North Carolina, Virginia hit by 'mammoth' winter storm, hours of snow and ice still to come

North Carolina Gov. Roy Cooper said 1 foot of snow has already fallen.

The "mammoth" winter storm has already dropped more than a foot of snow in North Carolina, with hours of snow and ice still to come, North Carolina Roy Cooper said during a Sunday morning news conference.

"Enjoy the beauty, but respect the danger," Cooper said, urging residents to stay indoors and off the state's roads. "Don't be fooled, this storm is treacherous."

He warned of icy roads and the likelihood of more power outages.

Snowfall rates of 1 to 2 inches per hour are being reported in parts of western North Carolina and southern Virginia. Freezing rain is also falling in parts of central North Carolina at a rate of one-tenth of an inch per hour.

In the mountains of western North Carolina, near Rosman, 13 inches of snow had already been reported Sunday morning.

Waynesville, North Carolina, had seen 9 inches of snow as of 5 a.m., while Gatlinburg, Tennessee, received 7 inches.

The same storm brought 7.96 inches of rain to parts of Texas, and over 6 inches of rain to parts of Louisiana.

Winter weather advisories and winter storm warnings have been issued from central Arkansas to Maryland. Flood watches have been issued for parts of Georgia, Florida and Alabama due to the heavy rain.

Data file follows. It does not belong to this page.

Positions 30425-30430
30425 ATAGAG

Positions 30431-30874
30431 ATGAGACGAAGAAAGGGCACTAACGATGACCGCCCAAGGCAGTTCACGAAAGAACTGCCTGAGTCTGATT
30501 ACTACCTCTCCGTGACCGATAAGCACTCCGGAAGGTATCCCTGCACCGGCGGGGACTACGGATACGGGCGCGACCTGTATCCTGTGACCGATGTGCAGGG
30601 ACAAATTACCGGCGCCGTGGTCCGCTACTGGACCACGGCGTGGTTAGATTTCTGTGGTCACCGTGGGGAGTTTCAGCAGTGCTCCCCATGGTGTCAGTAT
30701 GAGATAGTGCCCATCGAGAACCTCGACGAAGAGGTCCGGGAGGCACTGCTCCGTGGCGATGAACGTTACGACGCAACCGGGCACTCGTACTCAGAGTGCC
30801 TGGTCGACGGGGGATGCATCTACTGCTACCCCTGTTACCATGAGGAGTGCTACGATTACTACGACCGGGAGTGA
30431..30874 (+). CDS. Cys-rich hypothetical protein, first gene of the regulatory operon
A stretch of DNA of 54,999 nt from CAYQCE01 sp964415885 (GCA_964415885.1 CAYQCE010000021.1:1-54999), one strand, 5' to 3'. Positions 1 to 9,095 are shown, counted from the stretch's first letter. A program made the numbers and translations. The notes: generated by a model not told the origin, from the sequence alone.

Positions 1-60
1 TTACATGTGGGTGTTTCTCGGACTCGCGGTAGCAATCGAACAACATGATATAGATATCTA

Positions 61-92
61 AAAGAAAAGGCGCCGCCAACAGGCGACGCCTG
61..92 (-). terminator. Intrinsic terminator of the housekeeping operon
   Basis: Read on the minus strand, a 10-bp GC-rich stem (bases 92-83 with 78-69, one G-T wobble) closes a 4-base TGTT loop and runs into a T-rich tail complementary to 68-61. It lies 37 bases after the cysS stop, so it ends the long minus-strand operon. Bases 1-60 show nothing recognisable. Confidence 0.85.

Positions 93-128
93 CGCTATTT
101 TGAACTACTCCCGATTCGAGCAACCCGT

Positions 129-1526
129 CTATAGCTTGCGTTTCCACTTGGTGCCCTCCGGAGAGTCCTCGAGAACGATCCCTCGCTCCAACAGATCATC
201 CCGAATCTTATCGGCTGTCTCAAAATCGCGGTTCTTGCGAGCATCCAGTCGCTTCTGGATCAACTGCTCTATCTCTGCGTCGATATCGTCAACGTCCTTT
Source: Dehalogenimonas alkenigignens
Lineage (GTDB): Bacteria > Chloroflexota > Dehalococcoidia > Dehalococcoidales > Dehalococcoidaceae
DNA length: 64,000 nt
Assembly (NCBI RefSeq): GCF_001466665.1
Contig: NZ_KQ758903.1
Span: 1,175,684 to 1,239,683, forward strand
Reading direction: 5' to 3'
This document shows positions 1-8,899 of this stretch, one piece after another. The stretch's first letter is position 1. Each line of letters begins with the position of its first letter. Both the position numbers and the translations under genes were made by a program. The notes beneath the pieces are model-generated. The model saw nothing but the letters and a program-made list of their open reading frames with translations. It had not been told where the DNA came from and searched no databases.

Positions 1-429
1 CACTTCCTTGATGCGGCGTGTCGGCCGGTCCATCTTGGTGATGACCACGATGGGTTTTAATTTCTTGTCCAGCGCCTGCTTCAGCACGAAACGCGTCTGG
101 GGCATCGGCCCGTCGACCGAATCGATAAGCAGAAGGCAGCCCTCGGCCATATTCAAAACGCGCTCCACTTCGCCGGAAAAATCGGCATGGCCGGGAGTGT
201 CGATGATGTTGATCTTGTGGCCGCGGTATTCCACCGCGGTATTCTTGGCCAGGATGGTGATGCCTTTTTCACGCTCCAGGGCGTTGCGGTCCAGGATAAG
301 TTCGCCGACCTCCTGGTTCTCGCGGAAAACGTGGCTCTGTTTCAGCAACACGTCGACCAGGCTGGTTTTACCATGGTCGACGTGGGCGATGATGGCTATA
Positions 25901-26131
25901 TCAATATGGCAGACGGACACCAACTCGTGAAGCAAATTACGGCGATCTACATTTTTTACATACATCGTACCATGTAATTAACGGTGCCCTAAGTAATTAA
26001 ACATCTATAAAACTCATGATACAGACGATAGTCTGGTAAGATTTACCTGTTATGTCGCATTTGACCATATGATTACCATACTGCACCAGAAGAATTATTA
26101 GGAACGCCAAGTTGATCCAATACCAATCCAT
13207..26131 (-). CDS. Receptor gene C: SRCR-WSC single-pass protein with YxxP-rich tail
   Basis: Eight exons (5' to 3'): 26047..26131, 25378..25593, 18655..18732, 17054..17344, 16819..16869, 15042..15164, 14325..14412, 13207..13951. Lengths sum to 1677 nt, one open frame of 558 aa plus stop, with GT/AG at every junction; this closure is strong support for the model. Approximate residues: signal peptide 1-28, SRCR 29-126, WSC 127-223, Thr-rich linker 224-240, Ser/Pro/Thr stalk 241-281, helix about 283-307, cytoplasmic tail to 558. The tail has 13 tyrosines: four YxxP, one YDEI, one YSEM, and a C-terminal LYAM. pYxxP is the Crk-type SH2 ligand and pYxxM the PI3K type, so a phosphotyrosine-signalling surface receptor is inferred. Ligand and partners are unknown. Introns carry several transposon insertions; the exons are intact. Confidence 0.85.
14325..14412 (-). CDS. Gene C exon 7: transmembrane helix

The radar on Sunday morning was showing a large swath of precipitation, in a classic comma-shaped pattern, from Arkansas to Virginia. Hourly rainfall rates of 2 inches per hour are possible in the Florida Panhandle and southern Georgia Sunday morning.

The brunt of this storm will be felt during the first half of Sunday with very heavy snow in North Carolina and Virginia. The storm will try to nudge north into the mid-Atlantic later on Sunday, however, a high-pressure system bringing cold air to the Northeast should stop the storm’s northward progression. However, snow is now forecast to reach well into parts of Virginia and possibly even parts of Maryland before the end of the day.

Strong thunderstorms and heavy rain will continue in parts of Florida and Georgia Sunday evening as a cold front interacts with a relatively warmer, moist air mass. Some coastal flooding is possible Sunday along the southeast coastline due to onshore winds. This will be especially problematic in parts of the Charleston, South Carolina, area.

The storm will slide into the Atlantic Ocean by Monday morning, with only a few snow showers remaining. Widespread snowfall totals over 1 foot are likely across much of western North Carolina and into Virginia. The snowfall totals have been nudged slightly up Sunday morning, with a little bit more of the heavy snow reaching Richmond and Harrisonburg, Virginia. The storm should stay south of Washington, D.C.

Major cities in North Carolina and Virginia will see significant weather impacts Sunday, including Raleigh, Greensboro, Roanoke and Richmond. Travel will be nearly impossible at times.

Meanwhile, it is quite cold across parts of the northern U.S., most notably in the Northeast where wind chills are dropping into the lower 20s and teens.

While the cold air is uncomfortable, it is the same air mass that is preventing the major snowstorm from traveling up the coast and causing major impact to I-95 cities.

Top Stories

Top Stories

Top Stories

Top Stories

ABC News Live

ABC News Live

24/7 coverage of breaking news and live events